Aston Martin Lagonda announced Sunday the famed British automaker will reveal the next generation of its DB sports car May 24. The company provided few additional details, saying only the new generation of DB “will break free from the norms of the GT sector” and that “This is no mere GT. Grand is not enough.”
But what that means for the Vantage, DB11 and DBS, the company’s three front-engine sports cars, is unclear.
An end to internal combustion?
However, the automaker already stated that 2023 will be the last for Aston Martins powered only by internal combustion engines. As if to accentuate the point, the company ended V-12-powered Aston Martin Vantage production last year. The announcement arrived around the same time that the DBS 770 Ultimate debuted, signaling the end internal combustion engines for its flagship sports car, ones powered by Aston Martin’s quad-cam, twin-turbocharged, 60-degree 5.2-liter V-12 engine rated at 760 horsepower and 664 pound-feet of torque.
Once DBS production ends, it will be replaced by the 2024 Valhalla, Aston’s first mid-engine plug-in hybrid hypercar powered by a Mercedes-AMG 4.0-liter twin-turbo gasoline-electric hybrid driveline producing 937 hp. Aston Martin anticipates having an entirely electrified line-up by 2030 and Aston’s forthcoming models will no doubt be gas-electric hybrids as well as full battery-electric vehicles.
But exactly what those models will be and when they might arrive will have to wait until next week’s announcement, when all should become clearer.
The DB heritage
That Aston Martin Lagonda continues to use the DB moniker speaks to its honing to the company’s sports car tradition. In the case of the DB, the name dates to 1947, when British businessman David Brown bought Aston Martin, which until then hadn’t produced more than 170 cars per year. He bought Lagonda the following year, giving him access to the company’s 2.6-liter straight 6, an engine designed by Walter Bentley following his departure from the company he started.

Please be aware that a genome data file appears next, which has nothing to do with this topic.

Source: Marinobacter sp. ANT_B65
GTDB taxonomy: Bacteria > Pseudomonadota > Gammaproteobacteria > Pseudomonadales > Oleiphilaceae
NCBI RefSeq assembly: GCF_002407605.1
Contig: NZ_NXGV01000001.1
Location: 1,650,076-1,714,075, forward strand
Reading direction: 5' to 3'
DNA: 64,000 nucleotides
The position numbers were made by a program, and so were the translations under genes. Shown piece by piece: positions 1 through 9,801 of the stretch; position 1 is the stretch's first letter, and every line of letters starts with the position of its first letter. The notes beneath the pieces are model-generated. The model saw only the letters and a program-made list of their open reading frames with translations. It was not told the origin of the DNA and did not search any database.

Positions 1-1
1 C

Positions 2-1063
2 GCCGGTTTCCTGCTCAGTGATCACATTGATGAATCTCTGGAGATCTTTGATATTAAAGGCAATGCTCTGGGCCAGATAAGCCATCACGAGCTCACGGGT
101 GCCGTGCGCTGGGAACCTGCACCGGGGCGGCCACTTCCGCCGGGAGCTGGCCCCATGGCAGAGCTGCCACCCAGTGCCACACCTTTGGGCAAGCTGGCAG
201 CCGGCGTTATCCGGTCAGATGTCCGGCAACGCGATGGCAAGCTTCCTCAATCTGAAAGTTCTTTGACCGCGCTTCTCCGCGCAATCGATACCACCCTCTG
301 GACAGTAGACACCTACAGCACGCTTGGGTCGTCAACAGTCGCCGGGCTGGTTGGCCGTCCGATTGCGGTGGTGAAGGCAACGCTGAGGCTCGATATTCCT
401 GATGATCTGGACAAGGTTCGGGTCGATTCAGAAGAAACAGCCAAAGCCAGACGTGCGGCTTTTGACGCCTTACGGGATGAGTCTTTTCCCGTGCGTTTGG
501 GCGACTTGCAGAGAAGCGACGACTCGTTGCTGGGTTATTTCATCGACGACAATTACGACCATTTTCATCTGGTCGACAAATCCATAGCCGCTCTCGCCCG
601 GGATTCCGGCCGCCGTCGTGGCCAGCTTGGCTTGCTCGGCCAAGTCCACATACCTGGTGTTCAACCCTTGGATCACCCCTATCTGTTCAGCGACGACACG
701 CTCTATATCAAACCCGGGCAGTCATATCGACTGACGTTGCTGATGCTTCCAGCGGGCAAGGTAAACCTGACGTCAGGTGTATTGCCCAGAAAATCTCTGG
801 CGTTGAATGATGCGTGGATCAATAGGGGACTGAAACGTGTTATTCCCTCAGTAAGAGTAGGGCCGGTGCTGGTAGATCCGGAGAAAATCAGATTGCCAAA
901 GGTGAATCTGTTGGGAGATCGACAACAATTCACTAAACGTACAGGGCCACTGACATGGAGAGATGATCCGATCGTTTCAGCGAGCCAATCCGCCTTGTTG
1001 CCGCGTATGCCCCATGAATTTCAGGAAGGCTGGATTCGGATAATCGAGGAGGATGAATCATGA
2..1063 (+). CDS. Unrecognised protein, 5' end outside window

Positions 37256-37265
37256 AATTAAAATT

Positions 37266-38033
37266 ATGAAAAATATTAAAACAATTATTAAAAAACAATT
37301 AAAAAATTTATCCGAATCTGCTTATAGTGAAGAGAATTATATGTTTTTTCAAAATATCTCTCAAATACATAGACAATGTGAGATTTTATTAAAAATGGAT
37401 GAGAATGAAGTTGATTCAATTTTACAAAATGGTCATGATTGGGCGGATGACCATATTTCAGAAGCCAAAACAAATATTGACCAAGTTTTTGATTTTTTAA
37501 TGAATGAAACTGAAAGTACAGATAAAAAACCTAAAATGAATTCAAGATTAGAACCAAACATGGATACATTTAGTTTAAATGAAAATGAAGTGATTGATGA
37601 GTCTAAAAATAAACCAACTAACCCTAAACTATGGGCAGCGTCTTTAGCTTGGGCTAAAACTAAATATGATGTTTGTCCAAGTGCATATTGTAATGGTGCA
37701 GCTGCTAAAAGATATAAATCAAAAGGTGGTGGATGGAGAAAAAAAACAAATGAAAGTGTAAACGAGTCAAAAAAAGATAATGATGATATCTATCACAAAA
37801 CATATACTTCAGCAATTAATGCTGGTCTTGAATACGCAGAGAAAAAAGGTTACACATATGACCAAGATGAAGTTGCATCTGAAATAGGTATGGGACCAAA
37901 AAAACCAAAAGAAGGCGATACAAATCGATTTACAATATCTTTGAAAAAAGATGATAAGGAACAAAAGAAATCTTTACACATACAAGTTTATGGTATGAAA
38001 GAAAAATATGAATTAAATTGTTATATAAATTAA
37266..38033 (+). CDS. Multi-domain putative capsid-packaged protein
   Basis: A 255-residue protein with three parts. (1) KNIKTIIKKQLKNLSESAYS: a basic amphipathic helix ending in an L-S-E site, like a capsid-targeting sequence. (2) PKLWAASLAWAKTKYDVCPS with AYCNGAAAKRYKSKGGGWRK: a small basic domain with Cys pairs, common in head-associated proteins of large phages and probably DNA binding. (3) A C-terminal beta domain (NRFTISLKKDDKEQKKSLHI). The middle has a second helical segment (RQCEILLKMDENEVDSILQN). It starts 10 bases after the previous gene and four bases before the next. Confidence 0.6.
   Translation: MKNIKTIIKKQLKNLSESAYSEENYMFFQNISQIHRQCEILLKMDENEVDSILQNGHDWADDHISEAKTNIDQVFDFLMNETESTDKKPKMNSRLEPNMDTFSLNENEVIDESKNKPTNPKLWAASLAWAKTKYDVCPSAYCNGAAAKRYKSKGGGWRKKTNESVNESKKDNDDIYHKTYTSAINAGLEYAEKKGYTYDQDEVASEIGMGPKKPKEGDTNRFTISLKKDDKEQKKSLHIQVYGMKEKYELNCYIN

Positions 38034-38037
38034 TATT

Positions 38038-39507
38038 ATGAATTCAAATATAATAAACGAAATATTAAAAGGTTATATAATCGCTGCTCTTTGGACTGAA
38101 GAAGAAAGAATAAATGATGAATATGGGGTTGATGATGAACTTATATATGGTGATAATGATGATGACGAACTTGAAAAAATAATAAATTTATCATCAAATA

The first car to arrive under Brown’s stewardship was the 1948 DB1, which employed a tubular space frame and was powered by the company’s 2.0-liter 4-cylinder engine. But a mere 15 were produced until the arrival of the 1950 DB2, powered by the Lagonda straight 6 and successfully competing at LeMans and Sebring. The DB2/4 arrived in 1953, a stretched version of the DB2 fitted with vestigial rear seats.
A revised version of the DB2/4 became the DB3 in 1957, which set the stage for an all-new DB, the 1957 DB4, sporting a superleggera (super-light) body designed by Carrozzeria Touring. Under the hood, a 3.7-liter straight-6 generated a healthy 240 hp. It would lead to two spinoffs. The first of them, the DB4GT, featured a shorter chassis, faired in headlamps and an uprated engine with 3 Weber carburetors. It was followed by the DB4GT Zagato, draped in a spectacular lightweight body from the famous Italian coachbuilder.
The classic Aston Martin
Both models paved the way for the DB5, introduced in 1963, the DB5 and derived from the DB4. Once again, it boasted Superleggera aluminum construction and was powered by a 325-hp 4.0-liter 6-cylinder engine. Famous for its starring role in the James Bond film “Goldfinger,” producers had to twist the automaker’s arm to loan them a car. Aston Martin’s financial condition was so dire, executives wouldn’t spare one. Once they did, and the film appeared, demand surged, saving the company.
The DB6 arrived two years later, sporting a longer wheelbase, higher roof and many of the same mechanical bits. It would be joined by a companion model in 1967, the DBS, designed by Aston Martin and powered by a 4.0-liter inline 6 that produced 325 horsepower until 1969, when it received a V-8. The DB6 was built through 1970; the DBS through 1972, the same year David Brown sold the company.
A new DB
The DB name wouldn’t be revived until 1994 when, under Ford ownership, the name was revived for the DB7. While it lacked the aluminum body for which it’s known, the car’s revised Jaguar XJS chassis helped keep down development costs of the Ian Callum-designed car. In 1999, it was joined by the DB7 Vantage and its 420-horsepower 6.0-liter V-12.
But it wasn’t until the arrival of the 2004 DB9 that the company truly had a sports car worthy of its name, with a gorgeous body once more designed by Ian Callum and power courtesy of its carryover V-12. The DBS name returned for 2007, powered by a 510-hp V-12. It was followed by the DB10, aptly named for only 10 were built. But it was little more than a rebodied Vantage selling for a seven-figure price tag. The real successor to the DB9 was the 2016 DB11, still powered by a V-12 and still available — albeit for a limited time.
By next week, we should know the next chapter in the 75-year DB story.